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Former Solomon Islands Prime Minister Ezekiel Alebua says that while last week’s general election was peaceful, he claims it was also among the most corrupt.
The main source of election corruption was the 2018 Electoral Act which had many flaws, he said in an interview with national broadcaster Solomon Islands Broadcasting Corporation (SIBC).
Alebua said the Act was either “ill-conceived” or “intentionally drawn up” to enable former MPs who passed the Act to retain their Parliamentary seats.
He cited cross-constituency voting and the use of the Rural Constituency Development Fund (RCDF) as among the major flaws.
“People are being asked to use their right to vote anywhere they like, but the people didn’t use their rights responsibly,” he said.
“People from different provinces who don’t know the candidates from other provinces. They also didn’t attend their campaigns, they went and voted in different provinces. The government is also responsible for the return of many former MPs through the RCDF.”
He also used an example from the election campaign period, when other candidates wanted to hire vehicles that were bought with constituency funds by former MPs.
This was prevented, however, by the supporters of the former MPs.
Alebua said it was not right because the vehicles were government assets.
“I don’t have any other option but to describe this election as the most corrupt,” he said.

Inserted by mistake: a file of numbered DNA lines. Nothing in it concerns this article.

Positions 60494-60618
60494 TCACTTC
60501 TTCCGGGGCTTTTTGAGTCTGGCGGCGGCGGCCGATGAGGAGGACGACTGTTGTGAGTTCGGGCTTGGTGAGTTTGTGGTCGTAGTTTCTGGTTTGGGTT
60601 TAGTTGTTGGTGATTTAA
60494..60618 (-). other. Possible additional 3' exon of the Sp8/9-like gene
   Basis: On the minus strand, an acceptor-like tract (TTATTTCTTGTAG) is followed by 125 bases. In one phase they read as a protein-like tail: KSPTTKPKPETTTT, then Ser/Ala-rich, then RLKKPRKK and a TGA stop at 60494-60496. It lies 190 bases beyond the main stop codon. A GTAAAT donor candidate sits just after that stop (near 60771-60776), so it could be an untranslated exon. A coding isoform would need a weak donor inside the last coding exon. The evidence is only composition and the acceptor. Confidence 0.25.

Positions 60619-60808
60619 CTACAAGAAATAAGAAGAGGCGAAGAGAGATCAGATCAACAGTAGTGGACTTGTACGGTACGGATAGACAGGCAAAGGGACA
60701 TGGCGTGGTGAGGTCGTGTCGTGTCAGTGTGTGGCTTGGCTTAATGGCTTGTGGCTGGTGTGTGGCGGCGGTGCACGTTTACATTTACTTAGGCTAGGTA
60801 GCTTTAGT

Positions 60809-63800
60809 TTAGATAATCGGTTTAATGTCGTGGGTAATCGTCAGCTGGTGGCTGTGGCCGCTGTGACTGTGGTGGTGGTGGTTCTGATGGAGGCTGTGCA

Alebua is recording his observations on the 2019 national general election and will pass them on to the Solomon Islands Electoral Office for consideration in future elections.
Others around the country have shared similar opinions as Abebua.
Joe Silvester from Lau Baelelea in Malaita Province said although the election was peaceful it was not fair and needed to be investigated.
Meanwhile, the present period of “regime change” needs proper financial allocation.
MP elect for Honiara Central Constituency John Maffot Fugui voiced this as camps of MPs, accommodating in hotels, now utilise their power to win the number game to form the next coalition government.
Fugui explained, last year during the ‘Sine Die’ motion he told parliament that $20 million (US$2.5 million) was needed for regime change or change of government.
“If you talk about grass hopping , if you talk about stability , if you talk about integrity, and if you talk about political party development we have to fund it,” he said.
“Let the government of the day put funds for what is the most important thing in terms of government and governance.”
He also said the reason why the government should put funds into this idea was to stop corruption and avoid looking for money elsewhere.
“$20 million dollars is nothing, if this amount is used and some amount remains, then this will go to the treasury,” he said.
“What I’m saying is for a new government to come in, we have to fund it ourselves,” he said.
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